Friday, July 22, 2011

The Return of Jonquil Yellow

Customers have a way of keeping me on my toes. Every now and then I wish I could get one step ahead of them, but I think it's better to let them lead on occasion.

So it is with color. I had a plan for the order of things where it came to reformulating the Rowantrees glazes. I would start with the most popular colors and combinations and then work on those that sold less well historically. Some I wouldn't bother with at all for the time being. I set about working on what I think of as the essential palette of Oyster White, Heather Blue, Turquoise, Moss Agate and Ducks Head. I was deep in the Ducks Head process (you can expect an announcement very soon!) when I got a note from a customer asking about Jonquil Yellow.

Yellow? Ok. Jonquil Yellow it is.

To be honest, yellow is not one of my personal favorites, and it never really sold well when I was at Rowantrees. But people did buy it and those who did really loved it. And before I knew it, at least two other people had asked about it.

It really didn't take long. In fact, I got a great Yellow out of the first batch of tests. And because it is based on the Oyster White formula, I know already that it will fit the clay body without complaint. So production in Yellow has started. Here is a sample form that first test set.
Make exception for the daylight lighting. There will be far better photography when the next load comes out of the kiln.

So, high on my achievement, I announced to the customers who had asked about it that the Yellow was again available. I haven't heard anything from them as yet,

But three people have since come into the shop to ask if I had anything in Evergreen.

Monday, July 11, 2011

The Recycling Thing

One of the great things about pottery is the fact that so much of the materials we use can be recycled. Of course, that can be a challenge as well.

In late May I took delivery of one ton of clay. I remember wondering if I would be able to use it all before the cold weather sets in. I didn't want to have to lug too much clay home, sut I would do that and store it in the cellar to keep it from freezing.

Well, it is now less than two months later and I am down to 700 pounds of the original purchase. Now the angst is generated by wondering if I will have enough clay to get me to the cold weather or if I will have to get more. But in fact, I probably won't. Clay can be recycled!

A lot fo the clay used to throw a pot is trimmed off a few days later. After all, pots have a top side and an underneath. Ever wonder how the bottom of a pot happens? Pots are dried until they are stiff - 'leather hard' is the term most potters use. Once they reach that stage, pots can be turned over, placed back on the wheel and their undersides carved with special tools to make the "foot". Of course, that results in trimming scrap.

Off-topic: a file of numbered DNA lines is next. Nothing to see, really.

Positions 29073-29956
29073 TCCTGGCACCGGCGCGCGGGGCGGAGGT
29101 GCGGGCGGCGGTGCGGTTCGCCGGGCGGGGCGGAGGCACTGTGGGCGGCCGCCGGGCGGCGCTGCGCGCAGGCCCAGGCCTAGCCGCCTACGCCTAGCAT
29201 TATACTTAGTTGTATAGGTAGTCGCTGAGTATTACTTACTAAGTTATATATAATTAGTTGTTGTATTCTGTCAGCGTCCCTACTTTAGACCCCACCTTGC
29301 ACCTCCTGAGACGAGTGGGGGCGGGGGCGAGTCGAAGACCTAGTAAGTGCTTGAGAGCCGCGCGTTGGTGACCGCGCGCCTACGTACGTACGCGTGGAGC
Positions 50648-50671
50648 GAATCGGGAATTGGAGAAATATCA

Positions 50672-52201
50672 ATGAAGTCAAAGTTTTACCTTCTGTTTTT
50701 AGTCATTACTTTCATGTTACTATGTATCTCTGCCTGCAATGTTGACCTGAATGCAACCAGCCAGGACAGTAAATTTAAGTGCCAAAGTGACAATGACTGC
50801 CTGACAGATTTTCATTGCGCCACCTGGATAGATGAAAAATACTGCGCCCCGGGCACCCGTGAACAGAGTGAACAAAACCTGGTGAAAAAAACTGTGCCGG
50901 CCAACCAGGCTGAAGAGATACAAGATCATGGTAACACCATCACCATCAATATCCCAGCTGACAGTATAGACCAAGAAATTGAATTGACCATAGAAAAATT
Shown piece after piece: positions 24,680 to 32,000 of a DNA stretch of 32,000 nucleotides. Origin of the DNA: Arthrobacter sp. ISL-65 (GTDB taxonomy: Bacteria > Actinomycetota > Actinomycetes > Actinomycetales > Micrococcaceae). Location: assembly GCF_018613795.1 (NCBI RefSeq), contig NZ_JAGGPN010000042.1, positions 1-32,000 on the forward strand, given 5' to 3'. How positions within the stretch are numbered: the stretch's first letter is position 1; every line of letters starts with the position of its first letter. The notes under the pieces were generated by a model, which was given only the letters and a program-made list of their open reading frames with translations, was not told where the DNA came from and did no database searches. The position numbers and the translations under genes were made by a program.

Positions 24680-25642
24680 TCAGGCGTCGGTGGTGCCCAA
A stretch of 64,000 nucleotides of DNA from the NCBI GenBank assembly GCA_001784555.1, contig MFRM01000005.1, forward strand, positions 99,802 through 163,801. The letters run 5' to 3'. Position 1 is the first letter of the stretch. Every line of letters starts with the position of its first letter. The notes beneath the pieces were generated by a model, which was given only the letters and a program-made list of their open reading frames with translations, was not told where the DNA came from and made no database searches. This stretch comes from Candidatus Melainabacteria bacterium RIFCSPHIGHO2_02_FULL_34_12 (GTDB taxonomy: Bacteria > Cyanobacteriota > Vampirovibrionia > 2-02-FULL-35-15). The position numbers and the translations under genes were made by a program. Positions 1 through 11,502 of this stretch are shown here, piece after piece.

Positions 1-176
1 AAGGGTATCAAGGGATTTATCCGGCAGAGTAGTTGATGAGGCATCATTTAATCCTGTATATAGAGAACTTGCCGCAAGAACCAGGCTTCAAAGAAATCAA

Lots of it. And all of it reclaimable. I have gone low tech with this and decided to use a simple method. Clay always seems better to me when it has been reduced to a slurry for reprocessing. So trimming scrap is mixed with water to the consistency of yogurt. I mix the slurry using a drill mixer until it is smooth and then pour it into an evaporation table. The table is about 2 feet by four feet and has a plaster tub for a top.

Or at least, it will when I'm finished building it. Here it is as it currently stands:
This was today's project. In a couple of days, I will mix plaster and pour a tub top. The plaster surface will be covered with duck canvas, and the clay slurry will be poured into the canvas-lined tub. After a few days, the clay can be cut into bricks and set out to stiffen a little more before pugging and storing. That should keep me in clay for the rest of the season. It may even give me sufficient to work at home over the winter.


Sunday, July 3, 2011

Open Sesame!

The shop is now open. During July and August, I will be open two weekdays each week as well as Saturdays, afternoons and by appointment. I will be posting a detailed schedule soon, so check back! For starters, I will be in the shop on July 4th. Have a wonderful holiday everyone!

Oh! And I finally came up with a logo for my business. Here is it:

This image is my rendition of a Mountain Ash tree. Since I make reproductions of Rowantrees Pottery, I decided to use an image of a Rowan or European Mountain Ash. I chose a folk art style to represent the New England simplicity that Rowantrees embodied. As of this writing, I am now working on a sign to put out in front of the shop.

Busy, busy, busy!

What a Difference a Clay Makes!

Well, the change to a new clay has proven to be an incredibly good decision. Let's see if I can remember all of this off the top of my head...

In only four weeks of production, I have thrown:
60 Jam Jar Lids
114 Jam Jars
50 Jumbo Mugs
50 Coffee Mugs
60 Cocoa Mugs
100 small Saucers
30 Dinner Plates
30 Luncheon Plates
80 Bud Vases
12 small Cream and Sugar Sets
24 large Cream and Sugar Sets
12 large Covered Baking Dishes
50 Bread & Butter Plates
12 Butter Covers
30 Chowder Cups & Saucers
50 Ramekins
12 Pasta Bowls (Actually, I made more than that but had to throw some out)

If I wasn't so excited about this, I'd be exhausted. But it's amazing what you can do if you don't have to focus any energy on fighting with your raw materials.

Well, for the most part.

A new clay carries a few surprises with it.The process of discover and recover goes on, but the issues that arise are not unfamiliar ones to any potter.

In addition to the activity at the pottery itself, I have been moving forward with tile project at home. Here is a picture of a small run of the Portland Head Light tiles. They have been coated with a thin layer of white slip (called an engobe) that will make decorating them easier. They aren't in production just yet, but it won't be long. I have come a long way with them but there is a ways to go.